Elizabeth "Jake" Feinler

2024 Fellow

For inspiring and creative leadership of the Network Information Centers that helped shape today’s internet

We were kind of the prehistoric Google.

— Jake Feinler

Elizabeth “Jake” Feinler was born in 1931 in Wheeling, West Virginia, and has left an indelible mark on the development of the internet and online information. She received a BS in Chemistry from West Liberty University and later went on to do graduate work at Purdue. In 1960, Feinler joined the Stanford Research Institute (now SRI) in Menlo Park, California, as an information scientist. At the time, Doug Engelbart’s Augmentation Research Center was pioneering many of the features of modern computing with his interactive, hyperlinked, mouse-driven oNLine System (NLS). The possibility for using these tools to deliver information intrigued Feinler, and she joined the group in 1972.  

In 1973, Feinler became the principal investigator for the ARPANET Network Information Center and later the Defense Data Network Network Information Center. Under her leadership, the NICs developed an online query system for users, published important network documents like the Protocol Handbook, managed the site liaisons that kept users across the networks informed, and ran the first Internet Naming Authority—the technical function that allows host computers to be added to the network.  

In that role, Feinler's team assisted in the transition of the internet to the domain naming system. She was also instrumental in choosing the generic top-level domain names (TLDs) of .com, .edu, .gov, .mil, .org, and .net. Both the domain naming system and the generic TLDs are still in use today. After leaving SRI, she assisted in bringing the NASA Science Internet (NSI) NIC onto the internet at NASA Ames.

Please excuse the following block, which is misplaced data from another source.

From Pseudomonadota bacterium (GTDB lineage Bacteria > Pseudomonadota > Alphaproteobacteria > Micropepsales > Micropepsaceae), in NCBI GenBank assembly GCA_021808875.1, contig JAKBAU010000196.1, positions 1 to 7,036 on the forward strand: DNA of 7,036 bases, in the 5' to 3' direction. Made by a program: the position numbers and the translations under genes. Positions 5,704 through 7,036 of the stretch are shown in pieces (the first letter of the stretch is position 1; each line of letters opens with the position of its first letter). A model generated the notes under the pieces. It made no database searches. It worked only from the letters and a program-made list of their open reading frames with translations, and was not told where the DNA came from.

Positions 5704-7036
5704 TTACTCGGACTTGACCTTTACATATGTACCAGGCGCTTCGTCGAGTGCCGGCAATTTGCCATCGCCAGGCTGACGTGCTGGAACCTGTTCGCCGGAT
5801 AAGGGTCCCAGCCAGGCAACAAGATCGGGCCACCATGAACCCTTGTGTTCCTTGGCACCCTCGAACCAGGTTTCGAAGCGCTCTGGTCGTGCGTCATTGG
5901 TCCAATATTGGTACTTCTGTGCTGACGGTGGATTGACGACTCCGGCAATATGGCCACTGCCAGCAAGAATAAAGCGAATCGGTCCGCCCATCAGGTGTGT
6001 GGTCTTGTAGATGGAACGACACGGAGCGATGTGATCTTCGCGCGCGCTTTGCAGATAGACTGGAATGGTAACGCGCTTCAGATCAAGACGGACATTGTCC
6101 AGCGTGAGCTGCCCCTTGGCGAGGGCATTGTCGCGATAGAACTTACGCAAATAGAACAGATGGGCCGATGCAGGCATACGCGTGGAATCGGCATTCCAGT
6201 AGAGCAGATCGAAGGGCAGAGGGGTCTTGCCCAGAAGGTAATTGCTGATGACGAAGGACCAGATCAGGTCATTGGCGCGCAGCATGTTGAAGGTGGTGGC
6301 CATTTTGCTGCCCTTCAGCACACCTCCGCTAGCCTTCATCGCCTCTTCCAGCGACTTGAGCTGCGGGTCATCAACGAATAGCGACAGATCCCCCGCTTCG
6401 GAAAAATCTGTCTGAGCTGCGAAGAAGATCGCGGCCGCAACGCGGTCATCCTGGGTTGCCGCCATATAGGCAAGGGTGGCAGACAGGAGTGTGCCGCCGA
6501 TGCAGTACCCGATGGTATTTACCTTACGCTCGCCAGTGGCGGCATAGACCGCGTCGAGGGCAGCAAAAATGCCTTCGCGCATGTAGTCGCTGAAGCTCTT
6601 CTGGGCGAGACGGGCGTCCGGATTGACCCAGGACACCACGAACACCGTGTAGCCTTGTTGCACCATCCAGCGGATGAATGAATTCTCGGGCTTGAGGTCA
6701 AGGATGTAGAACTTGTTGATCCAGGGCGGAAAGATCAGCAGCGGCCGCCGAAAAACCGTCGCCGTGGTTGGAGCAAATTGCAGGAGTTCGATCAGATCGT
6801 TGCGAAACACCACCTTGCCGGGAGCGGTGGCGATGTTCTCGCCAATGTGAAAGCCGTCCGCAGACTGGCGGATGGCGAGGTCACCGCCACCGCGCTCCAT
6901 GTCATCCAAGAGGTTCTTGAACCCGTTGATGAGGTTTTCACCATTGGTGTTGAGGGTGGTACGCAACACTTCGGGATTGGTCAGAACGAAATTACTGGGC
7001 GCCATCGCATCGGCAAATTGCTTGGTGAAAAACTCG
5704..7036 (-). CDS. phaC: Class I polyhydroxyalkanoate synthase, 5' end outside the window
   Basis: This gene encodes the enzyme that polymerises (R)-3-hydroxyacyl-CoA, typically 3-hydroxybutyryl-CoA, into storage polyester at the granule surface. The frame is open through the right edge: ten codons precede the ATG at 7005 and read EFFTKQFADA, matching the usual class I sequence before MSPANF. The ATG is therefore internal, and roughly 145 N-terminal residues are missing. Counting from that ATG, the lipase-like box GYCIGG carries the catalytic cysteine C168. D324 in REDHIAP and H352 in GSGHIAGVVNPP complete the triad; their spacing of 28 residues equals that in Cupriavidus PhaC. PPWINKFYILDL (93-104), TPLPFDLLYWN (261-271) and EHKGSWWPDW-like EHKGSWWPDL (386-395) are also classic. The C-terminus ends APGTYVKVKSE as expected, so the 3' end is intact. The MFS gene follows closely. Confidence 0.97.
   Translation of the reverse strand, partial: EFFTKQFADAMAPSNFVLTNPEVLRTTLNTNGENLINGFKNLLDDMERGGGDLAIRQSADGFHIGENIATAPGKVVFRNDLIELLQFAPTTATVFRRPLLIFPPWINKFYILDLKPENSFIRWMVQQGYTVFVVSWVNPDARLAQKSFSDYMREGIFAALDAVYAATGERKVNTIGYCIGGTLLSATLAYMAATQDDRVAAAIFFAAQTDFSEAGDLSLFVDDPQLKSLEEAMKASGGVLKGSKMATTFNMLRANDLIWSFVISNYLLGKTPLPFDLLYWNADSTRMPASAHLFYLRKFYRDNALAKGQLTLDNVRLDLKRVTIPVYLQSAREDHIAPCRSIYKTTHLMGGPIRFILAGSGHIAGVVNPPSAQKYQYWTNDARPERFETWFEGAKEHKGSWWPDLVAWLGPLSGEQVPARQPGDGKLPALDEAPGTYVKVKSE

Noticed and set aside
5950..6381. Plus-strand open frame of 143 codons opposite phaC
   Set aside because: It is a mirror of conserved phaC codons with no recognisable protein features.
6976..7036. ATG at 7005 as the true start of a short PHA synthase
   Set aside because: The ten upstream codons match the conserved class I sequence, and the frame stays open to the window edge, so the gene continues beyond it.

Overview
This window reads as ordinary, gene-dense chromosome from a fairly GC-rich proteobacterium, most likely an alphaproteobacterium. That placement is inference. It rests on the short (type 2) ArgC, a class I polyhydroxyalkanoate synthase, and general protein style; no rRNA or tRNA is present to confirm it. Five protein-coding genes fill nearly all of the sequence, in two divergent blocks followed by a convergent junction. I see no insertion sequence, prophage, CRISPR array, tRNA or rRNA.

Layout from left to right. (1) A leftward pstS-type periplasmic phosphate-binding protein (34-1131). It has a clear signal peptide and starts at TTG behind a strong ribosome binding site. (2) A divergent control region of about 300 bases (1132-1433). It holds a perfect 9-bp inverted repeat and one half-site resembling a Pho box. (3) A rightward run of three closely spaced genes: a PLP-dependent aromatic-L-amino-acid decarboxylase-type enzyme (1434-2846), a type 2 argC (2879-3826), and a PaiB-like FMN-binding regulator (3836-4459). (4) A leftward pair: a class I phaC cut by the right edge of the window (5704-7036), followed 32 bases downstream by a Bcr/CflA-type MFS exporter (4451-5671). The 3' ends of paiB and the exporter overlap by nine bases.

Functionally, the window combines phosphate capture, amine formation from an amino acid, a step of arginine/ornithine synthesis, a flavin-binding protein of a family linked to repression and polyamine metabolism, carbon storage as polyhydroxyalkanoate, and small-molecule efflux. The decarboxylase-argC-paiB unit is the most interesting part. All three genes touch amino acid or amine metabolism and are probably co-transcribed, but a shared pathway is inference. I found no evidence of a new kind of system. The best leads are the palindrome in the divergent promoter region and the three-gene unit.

Feinler was a mentor and advocate for women in technology. At a time when the field was overwhelmingly male dominated, she served as a role model and inspiration for aspiring female technologists. Throughout her career, she received numerous accolades and awards for her work. In 2012, she was inducted into the Internet Hall of Fame and in 2013 received the Jon Postel Internet Service Award in recognition of her role in shaping the internet’s development. She was also inducted into the Women In Technology International (WITI) hall of fame.  

After retirement, Feinler turned her interest to internet history, or as she claimed, “While everyone else is going forward, I am going backward.” She donated her extensive networking archives to the Computer History Museum and wrote a comprehensive finding aid to this keystone collection for future researchers. Recently, she and internet pioneer John Vittal coauthored an extensive bibliographic timeline on electronic mail, also at CHM. Feinler has left a legacy as an inspiring trailblazer in the field of computer networking. 


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